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Wound Repair Regen. 2007 Nov-Dec;15(6):856-65.

Long-term bone marrow culture and its clinical potential in chronic wound healing.

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1
Roger Williams Medical Center, Department of Pathology, Providence, Rhode Island 02098, USA. evb@bu.edu

Abstract

Bone marrow-derived cells have long been regarded to play a crucial role in the homeostasis of skin. We have previously described the clinical benefit of directly applying autologous bone marrow aspirate and cultured bone marrow cells to recalcitrant chronic skin wounds. The initial response to treatment appears to be vascular in nature with the formation of new blood vessels. The difficulty in consistently growing adequate numbers of cells for delivery to patients was, however, a limiting factor. Here, in a subsequent protocol, we describe an improved bone marrow culture system yielding a reliable growth of bone marrow cells and leading to a greater clinical response. Cells expressing markers of endothelial progenitors including CD133, CD146, and particularly CD14 are enhanced in these cultures. CD14-isolated cells produced colonies in endothelial cell assays and sprouting in matrigel assays. Angiogenic cytokines, including angiogenin, epithelial neutrophil-activating protein-78, growth-regulated oncogene, growth-regulated oncogene-alpha, Interleukin-8, CXC16, and monocyte chemoattractant protein-1, were found to be elevated in these cultures. Administration of improved culture cells to patients with chronic wounds present for >1 year lead to an enhanced clinical response.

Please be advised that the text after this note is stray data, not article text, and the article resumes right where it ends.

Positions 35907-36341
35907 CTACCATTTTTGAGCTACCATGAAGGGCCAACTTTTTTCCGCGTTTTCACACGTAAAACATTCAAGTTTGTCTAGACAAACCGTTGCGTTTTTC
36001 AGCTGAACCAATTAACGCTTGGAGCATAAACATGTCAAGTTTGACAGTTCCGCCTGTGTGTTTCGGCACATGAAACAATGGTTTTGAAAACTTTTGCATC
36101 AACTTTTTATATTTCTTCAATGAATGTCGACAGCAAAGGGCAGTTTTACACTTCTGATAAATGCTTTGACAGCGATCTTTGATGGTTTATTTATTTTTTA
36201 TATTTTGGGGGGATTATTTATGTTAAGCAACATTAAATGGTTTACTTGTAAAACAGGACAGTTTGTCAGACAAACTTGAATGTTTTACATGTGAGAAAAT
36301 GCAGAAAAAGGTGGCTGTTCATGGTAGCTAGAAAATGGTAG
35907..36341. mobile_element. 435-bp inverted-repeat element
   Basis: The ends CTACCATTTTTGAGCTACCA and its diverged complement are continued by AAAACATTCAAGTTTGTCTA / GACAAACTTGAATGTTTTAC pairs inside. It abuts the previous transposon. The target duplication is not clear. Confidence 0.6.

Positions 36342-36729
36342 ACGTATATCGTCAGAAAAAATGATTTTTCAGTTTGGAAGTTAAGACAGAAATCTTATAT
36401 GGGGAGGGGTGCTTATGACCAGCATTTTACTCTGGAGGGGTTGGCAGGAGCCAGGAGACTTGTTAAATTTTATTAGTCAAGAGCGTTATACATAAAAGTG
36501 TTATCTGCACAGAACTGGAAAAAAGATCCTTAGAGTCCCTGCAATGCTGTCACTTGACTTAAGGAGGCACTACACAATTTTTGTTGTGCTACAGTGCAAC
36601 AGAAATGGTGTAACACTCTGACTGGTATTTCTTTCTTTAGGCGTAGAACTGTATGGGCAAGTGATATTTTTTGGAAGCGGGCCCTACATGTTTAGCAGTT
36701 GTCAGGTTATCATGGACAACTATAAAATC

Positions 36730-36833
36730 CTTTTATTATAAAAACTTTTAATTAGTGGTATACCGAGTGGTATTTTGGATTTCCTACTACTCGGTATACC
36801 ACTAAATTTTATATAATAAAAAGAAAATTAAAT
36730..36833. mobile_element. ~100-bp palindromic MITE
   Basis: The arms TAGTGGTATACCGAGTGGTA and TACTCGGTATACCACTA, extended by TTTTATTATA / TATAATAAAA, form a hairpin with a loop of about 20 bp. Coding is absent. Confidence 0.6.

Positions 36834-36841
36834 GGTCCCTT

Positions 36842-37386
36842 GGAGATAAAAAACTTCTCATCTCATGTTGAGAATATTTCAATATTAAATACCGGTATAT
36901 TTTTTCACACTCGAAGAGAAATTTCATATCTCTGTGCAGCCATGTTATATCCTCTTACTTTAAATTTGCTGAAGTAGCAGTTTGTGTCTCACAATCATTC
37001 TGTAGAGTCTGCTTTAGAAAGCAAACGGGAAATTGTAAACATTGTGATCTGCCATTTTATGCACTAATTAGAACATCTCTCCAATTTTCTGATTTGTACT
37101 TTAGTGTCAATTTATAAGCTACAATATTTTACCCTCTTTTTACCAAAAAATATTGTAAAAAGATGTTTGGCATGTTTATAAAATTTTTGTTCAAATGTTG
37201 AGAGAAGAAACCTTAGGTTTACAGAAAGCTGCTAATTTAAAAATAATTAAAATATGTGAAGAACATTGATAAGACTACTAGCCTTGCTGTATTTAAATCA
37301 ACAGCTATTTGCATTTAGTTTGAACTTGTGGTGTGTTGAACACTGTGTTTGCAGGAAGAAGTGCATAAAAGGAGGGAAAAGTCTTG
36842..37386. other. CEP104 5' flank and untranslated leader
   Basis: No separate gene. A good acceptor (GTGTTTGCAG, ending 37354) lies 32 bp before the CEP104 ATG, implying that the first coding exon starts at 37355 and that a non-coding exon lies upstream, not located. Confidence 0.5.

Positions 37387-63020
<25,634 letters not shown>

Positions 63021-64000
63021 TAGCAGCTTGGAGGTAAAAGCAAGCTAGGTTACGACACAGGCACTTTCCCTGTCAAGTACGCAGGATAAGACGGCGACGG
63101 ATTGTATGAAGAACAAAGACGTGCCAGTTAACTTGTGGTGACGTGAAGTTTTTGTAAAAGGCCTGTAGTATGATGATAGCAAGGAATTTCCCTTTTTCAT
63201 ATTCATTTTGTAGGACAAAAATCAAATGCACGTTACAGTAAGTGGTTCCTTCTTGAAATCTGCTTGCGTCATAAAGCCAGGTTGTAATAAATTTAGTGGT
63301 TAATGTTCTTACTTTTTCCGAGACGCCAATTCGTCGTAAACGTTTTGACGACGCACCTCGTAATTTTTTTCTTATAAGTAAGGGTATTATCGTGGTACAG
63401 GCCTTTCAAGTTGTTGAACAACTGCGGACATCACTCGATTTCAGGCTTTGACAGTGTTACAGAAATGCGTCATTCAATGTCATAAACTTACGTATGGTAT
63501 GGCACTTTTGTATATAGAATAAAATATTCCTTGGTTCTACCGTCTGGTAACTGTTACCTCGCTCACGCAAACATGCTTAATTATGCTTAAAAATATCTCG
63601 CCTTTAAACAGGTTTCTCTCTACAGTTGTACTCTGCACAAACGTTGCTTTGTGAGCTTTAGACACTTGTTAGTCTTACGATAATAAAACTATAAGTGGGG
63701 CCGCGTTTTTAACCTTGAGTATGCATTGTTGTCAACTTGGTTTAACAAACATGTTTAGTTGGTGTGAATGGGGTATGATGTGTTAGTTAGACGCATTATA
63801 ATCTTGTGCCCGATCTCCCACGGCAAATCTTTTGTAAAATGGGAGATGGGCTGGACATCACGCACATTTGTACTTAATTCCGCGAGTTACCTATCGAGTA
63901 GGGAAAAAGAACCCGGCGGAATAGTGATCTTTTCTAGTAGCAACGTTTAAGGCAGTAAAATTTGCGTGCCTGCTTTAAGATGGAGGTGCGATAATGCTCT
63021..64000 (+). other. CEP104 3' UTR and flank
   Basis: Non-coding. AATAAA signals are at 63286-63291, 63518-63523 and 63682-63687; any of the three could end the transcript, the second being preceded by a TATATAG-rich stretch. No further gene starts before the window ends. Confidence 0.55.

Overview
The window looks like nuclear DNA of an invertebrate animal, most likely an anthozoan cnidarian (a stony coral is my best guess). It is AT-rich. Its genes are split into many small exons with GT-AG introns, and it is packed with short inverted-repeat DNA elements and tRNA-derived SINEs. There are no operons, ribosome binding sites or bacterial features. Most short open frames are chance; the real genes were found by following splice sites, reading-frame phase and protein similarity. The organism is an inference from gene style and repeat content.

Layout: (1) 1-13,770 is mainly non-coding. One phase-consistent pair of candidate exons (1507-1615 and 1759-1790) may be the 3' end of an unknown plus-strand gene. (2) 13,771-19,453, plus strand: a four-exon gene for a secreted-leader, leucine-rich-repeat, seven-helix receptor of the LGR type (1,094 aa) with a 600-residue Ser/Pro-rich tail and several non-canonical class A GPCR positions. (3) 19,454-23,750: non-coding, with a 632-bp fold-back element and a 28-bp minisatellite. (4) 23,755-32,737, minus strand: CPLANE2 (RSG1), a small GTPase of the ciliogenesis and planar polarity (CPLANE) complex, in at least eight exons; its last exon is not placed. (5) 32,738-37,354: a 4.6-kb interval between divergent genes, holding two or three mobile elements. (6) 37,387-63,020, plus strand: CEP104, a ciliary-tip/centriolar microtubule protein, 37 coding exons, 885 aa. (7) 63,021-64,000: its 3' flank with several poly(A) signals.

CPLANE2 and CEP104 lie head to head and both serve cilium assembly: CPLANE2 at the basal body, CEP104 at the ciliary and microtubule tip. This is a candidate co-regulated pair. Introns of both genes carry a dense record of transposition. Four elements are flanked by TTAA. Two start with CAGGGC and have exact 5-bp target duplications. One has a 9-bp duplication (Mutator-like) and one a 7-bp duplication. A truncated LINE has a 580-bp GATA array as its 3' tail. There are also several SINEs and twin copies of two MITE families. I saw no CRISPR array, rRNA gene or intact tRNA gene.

[Indexed for MEDLINE]

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